According to a study from Queen Mary University of London, listeners can hear a difference between standard audio and better-than-CD quality, high resolution audio. The report compared data from over 12,000 different trials from eighteen studies, where participants were asked to discriminate between samples of music in different formats. Dr Joshua Reiss of QMUL’s Centre for Digital Music in the School of Electronic Engineering and Computer Science said, “Audio purists and the audio industry should welcome these findings – our study finds high resolution audio has a small but important advantage in its quality of reproduction over standard audio content.”
Of course, this will not come as a complete surprise to the audiophiles reading this – in other news, the Pope is a Catholic and British summers are a wash-out! But it’s interesting that people thought there was a need for such a study in the first place, and secondly the results have been reported with a degree of surprise. Most audiophiles will be well aware that you don’t need to own a dCS digital front end to tell the difference – even a £500 DAC on the end of a PC will show an improvement, providing the source files are true hi-res ones. Yet the perception in the wider public is often that actually, hi-res audio is a bit of a gimmick, and they themselves can’t really hear the difference. Ironically of course, the very same people who say this may happily discard a perfectly good three year-old fifty inch flatscreen television, because it doesn’t have the latest high definition picture capability. The research, published in the Journal of the Audio Engineering Society, finds that careful selection of stimuli, such as using long samples of over thirty seconds, may play an important role in the ability to discriminate between the formats. Dr Reiss explained that, “one motivation for this research was that people in the audio community endlessly discuss whether the use of high resolution formats and equipment really make a difference. Conventional wisdom states that CD quality should be sufficient to capture everything we hear, yet anecdotes abound where individuals claim that hi-res content sounds crisper, or more intense. And people often cherry-pick their favourite study to support whichever side they’re on. Our study is the first attempt to have a thorough and impartial look at whether hi-res audio can be heard. We gathered eighty publications, and analysed all available data, even asking authors of earlier studies for their original reports from old filing cabinets. We subjected the data to many forms of analysis. The effect was clear, and there were some indicators as to what conditions demonstrate it most effectively. Hopefully, we can now move forward towards identifying how and why we perceive these differences…”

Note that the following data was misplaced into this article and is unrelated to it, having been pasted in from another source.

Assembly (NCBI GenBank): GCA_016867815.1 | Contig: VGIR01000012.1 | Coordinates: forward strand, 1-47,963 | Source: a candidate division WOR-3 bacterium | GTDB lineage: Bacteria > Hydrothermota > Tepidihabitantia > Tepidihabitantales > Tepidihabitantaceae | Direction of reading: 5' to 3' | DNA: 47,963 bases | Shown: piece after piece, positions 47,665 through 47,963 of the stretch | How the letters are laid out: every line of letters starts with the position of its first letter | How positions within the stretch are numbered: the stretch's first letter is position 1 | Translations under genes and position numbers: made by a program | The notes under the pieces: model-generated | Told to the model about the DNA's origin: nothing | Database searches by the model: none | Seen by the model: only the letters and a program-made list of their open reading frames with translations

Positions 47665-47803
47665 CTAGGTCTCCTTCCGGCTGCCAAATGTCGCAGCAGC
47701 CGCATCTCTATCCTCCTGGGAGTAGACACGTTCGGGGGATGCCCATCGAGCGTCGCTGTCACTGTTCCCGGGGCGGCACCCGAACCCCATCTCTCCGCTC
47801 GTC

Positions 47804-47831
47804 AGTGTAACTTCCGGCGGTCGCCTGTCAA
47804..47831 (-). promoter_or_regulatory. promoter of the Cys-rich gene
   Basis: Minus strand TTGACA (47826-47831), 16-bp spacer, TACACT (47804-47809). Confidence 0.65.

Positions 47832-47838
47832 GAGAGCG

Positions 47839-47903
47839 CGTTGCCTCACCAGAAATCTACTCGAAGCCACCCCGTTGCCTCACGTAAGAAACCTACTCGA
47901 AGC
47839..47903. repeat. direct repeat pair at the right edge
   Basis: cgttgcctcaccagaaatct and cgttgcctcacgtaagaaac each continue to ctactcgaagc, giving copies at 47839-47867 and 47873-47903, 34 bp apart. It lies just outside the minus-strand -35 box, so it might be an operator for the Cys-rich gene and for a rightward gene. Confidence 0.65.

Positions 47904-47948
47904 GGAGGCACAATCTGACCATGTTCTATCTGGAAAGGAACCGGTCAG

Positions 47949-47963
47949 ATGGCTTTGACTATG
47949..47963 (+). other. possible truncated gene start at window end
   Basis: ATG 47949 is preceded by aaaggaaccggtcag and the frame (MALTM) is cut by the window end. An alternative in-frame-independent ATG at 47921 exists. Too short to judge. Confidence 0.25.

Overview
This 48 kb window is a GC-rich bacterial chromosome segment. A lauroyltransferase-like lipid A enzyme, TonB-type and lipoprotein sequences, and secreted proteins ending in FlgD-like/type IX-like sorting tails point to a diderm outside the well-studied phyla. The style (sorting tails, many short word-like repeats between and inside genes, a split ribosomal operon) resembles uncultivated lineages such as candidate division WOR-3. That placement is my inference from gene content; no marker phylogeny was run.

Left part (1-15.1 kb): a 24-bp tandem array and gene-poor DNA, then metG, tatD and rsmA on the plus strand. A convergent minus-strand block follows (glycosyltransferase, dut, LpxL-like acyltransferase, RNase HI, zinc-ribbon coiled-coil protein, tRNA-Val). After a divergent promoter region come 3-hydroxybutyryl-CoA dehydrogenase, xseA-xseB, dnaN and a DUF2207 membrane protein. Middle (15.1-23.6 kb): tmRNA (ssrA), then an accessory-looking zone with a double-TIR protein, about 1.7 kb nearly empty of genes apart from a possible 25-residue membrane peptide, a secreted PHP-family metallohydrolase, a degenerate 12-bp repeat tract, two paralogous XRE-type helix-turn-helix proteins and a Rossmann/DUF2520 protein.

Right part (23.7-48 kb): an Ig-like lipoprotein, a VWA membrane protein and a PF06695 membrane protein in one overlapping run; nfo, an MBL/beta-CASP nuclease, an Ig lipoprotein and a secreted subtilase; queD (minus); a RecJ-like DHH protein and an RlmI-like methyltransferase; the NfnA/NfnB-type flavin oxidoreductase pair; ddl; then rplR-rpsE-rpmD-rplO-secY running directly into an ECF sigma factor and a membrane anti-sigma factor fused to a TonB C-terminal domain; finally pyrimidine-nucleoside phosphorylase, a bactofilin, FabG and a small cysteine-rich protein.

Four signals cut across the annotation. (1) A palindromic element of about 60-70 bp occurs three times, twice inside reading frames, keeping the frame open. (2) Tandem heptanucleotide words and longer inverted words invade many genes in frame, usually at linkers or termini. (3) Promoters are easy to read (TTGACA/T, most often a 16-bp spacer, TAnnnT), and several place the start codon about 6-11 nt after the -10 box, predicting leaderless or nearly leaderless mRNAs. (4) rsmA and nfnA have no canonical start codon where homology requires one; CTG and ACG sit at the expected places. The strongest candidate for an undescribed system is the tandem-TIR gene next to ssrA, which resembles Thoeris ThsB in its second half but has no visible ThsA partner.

Apparently, the samples analysed were mainly classical and jazz music, but it isn’t argued that other types of music are in some way less affected. As dCS owners have known for decades, hi-res audio can provide a dramatic increase in the satisfaction we get from listening to all types of music. Yet many in the wider world, outside hi-fi circles, regard it with great suspicion, and this has always caused the music industry to be conflicted about it. Right now however, thanks to a push from Japanese consumer electronics giants like Sony and Technics, the music software and hardware side is finally moving towards hi-res as standard. It’s still happening at a glacial pace, but it is finally beginning to move beyond specialist audiophile labels like HD Tracks, 2L, Linn, Naim and others.
The streaming side looks promising too, but it’s easy for the general public to get bogged down in terminology and ultimately confused. One person’s ‘hi-res’ is another’s standard quality. For example, streaming services like Tidal are calling CD-quality (i.e. 1,411kbps) music ‘hi-res’; it’s certainly better than the stock compressed streams of Spotify (320kbps) but it isn’t 24/192 uncompressed PCM by a long chalk.
All the same, there is real cause for optimism. “I think the digital stars are aligning,” says Jeffrey Joseph, senior vice president at the Consumer Electronics Association. “Our research indicates the market for high quality music products is extending beyond the enthusiasts. What is particularly exciting about high resolution is that it has the high quality sound that you want but all the benefits of digital—the portability, the customisation.” The rise in specialist hi-res portables shows people are actually willing to pay for high quality audio electronics devices which designed solely to play hi-res. This will surely have a ‘trickle-up’ effect, in the same way that people who bought Sony Walkmans in the nineteen eighties sometimes ended up with Nakamichis in their home hi-fi systems. Despite all the false starts, hi-res music should finally be able to look forward to a rosy future.